The January 29 Houston PD drug raid that left two homeowners shot dead and four officers shot, continues to make the news amid cries to ban ‘no knock’ search warrants.
The raid on the Harding Street house did not go well, to say the least. The occupants of the house, Dennis Tuttle and Rhogena Nicholas, were killed in a shootout with Houston PD narcotics officers, four of whom were wounded by the gunfire. On top of that, there is evidence that the search warrant affidavit was fabricated by one or more of the raiding officers.
The search warrant obtained by the narcotics officers was a ‘no knock’ warrant. It allows the cops to smash the door in and enter the premises without any warning to the occupants. The purpose of such warrants is to protect officers from being shot if the occupants are known to be armed or to prevent the disposal of contraband.
The protection of officers from getting shot is a legitimate reason for a no knock warrant. But it can be argued that the disposal of evidence is a bogus concern. If there is a large quantity of narcotics and packaging materials in the house, those cannot be flushed down the toilet. Neither can a scale. I once tried to flush about 8 oz of pot down a toilet. No matter how many times I flushed, the marijuana continued to float on top of the water.
The problem with a no knock entry is that the occupant may believe he is being attacked by home invaders and will try to defend himself by shooting at who he believes to be burglars. Although the cops in the Houston raid claim they shouted “police,” Tuttle may not have heard them. That makes sense because Tuttle, 59, had no criminal record and logic says he would not knowingly have shot at the police.
I question the need for no knock search warrants. The drug raids I went on in the Riverside, San Bernardino, Los Angeles and Orange counties of California were all conducted with ‘knock and announce’ warrants. And although in most of those raids the occupants of the raided houses were heavily armed, none of them led to a shootout.
All drug raids are dangerous. In the war on drugs there will be casualties on both sides regardless of the type of search warrant used. The safety of both cops and crooks, as well as the avoidance of hitting a wrong target, boils down to meticulous planning, pre-raid orientation of all participants and careful execution of the raid.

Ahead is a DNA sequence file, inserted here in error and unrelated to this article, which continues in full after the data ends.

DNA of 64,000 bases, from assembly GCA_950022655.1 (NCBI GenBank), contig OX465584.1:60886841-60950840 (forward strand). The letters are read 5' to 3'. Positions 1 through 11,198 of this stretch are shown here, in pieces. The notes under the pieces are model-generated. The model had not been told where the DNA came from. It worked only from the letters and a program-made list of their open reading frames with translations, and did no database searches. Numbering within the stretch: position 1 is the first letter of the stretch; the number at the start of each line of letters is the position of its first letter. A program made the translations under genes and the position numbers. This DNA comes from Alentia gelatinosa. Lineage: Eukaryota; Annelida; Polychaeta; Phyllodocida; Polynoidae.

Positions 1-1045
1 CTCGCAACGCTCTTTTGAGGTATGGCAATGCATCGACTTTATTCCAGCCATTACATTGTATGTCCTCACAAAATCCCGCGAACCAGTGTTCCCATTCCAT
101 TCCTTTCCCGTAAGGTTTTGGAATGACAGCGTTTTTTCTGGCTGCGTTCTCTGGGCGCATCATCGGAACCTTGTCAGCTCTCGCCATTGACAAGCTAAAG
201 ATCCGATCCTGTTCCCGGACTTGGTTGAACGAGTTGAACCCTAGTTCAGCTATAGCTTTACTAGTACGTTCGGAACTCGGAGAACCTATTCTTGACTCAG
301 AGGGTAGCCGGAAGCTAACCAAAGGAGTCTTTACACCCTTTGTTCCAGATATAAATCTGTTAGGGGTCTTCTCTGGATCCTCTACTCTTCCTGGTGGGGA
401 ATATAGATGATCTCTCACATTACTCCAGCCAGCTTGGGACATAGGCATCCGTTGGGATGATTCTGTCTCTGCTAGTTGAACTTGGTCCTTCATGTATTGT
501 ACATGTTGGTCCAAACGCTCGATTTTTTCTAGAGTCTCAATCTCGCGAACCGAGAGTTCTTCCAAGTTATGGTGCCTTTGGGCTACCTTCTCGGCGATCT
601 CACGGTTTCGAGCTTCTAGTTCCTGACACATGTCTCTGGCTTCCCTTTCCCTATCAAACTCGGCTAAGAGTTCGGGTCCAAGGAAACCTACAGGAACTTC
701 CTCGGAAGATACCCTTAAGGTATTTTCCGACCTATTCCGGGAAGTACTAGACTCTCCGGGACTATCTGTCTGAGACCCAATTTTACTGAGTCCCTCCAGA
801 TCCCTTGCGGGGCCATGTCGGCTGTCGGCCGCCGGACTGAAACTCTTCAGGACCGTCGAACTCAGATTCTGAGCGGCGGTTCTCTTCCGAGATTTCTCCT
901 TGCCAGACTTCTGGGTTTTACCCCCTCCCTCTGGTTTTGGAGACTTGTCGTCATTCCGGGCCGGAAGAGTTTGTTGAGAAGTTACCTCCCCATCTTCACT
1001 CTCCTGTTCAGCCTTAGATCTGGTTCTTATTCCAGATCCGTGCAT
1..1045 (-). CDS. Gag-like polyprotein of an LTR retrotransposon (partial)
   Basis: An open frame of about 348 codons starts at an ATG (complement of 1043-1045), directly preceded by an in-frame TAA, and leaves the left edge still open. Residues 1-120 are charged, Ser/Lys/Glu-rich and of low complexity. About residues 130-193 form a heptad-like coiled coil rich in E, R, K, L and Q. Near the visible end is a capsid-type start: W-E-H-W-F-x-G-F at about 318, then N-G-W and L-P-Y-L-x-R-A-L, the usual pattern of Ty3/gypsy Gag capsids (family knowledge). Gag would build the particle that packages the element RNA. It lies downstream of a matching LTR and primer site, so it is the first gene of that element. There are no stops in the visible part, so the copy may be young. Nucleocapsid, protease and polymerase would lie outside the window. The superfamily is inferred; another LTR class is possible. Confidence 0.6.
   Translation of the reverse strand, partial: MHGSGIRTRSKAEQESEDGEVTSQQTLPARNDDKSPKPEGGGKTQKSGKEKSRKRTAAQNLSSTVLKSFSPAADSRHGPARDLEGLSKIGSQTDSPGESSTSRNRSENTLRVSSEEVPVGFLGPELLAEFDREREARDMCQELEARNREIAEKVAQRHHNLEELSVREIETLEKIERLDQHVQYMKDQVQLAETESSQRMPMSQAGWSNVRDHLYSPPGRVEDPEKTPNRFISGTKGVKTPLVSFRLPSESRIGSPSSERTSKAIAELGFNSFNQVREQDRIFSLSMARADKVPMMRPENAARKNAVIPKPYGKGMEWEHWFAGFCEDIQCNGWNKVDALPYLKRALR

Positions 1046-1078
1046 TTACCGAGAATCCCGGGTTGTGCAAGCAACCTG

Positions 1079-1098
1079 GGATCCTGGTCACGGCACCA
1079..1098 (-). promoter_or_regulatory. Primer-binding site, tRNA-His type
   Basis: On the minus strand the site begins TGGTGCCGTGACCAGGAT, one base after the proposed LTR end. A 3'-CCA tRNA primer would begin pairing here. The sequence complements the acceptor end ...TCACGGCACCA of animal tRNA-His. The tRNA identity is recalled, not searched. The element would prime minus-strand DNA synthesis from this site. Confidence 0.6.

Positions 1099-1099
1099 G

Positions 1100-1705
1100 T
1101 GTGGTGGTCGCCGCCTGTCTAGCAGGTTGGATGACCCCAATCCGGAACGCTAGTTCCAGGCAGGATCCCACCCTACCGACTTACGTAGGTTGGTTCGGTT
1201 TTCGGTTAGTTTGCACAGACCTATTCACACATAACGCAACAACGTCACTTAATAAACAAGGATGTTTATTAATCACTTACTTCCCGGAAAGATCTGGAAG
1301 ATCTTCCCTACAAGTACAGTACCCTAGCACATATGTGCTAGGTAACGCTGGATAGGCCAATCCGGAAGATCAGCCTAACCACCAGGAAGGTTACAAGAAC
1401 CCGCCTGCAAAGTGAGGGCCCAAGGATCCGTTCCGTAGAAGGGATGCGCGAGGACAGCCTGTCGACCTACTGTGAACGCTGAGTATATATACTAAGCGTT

Drug raids are usually carried out late at night or before dawn in the belief that the suspects will be asleep and will be surprised before they can reach for a gun.
There is really little difference between the way no knock warrants and knock and announce warrants are carried out. In knock and announce warrants, the police have to knock on the door, identify themselves as the police and announce they have a search warrant. The warrants do not specify how loud the knocks and announcements must be, nor do they specify how long officers must wait before they can kick the door in.
In the raids I went on, we knocked gently on the door and in a normal voice stated “This is the police, we have a search warrant,” and – crash – the door got kicked in. So, what is the difference between no knock warrants and knock and announce warrants? About 10 seconds.
A knock and announce entry, which is designed to let the occupants know it’s the police that want to enter the premises, doesn’t work unless the cops pound on the door and shout out loud “This is the police, we have a search warrant,” and then wait at least one minute during daylight and two minutes at night before kicking the door in. Of course, if after knocking on the door, they hear what sounds like the occupants trying to dispose contraband, they can break in immediately.
At a town hall meeting Monday, Houston Police Chief Art Acevedo told an angry crowd, “The no-knock warrants are going to go away like leaded gasoline in this city.” He is now bellowing about restricting the use of no knock warrants, but since there is so little difference in the way the two types of warrants are carried out, Acevedo is just blowing more hot air.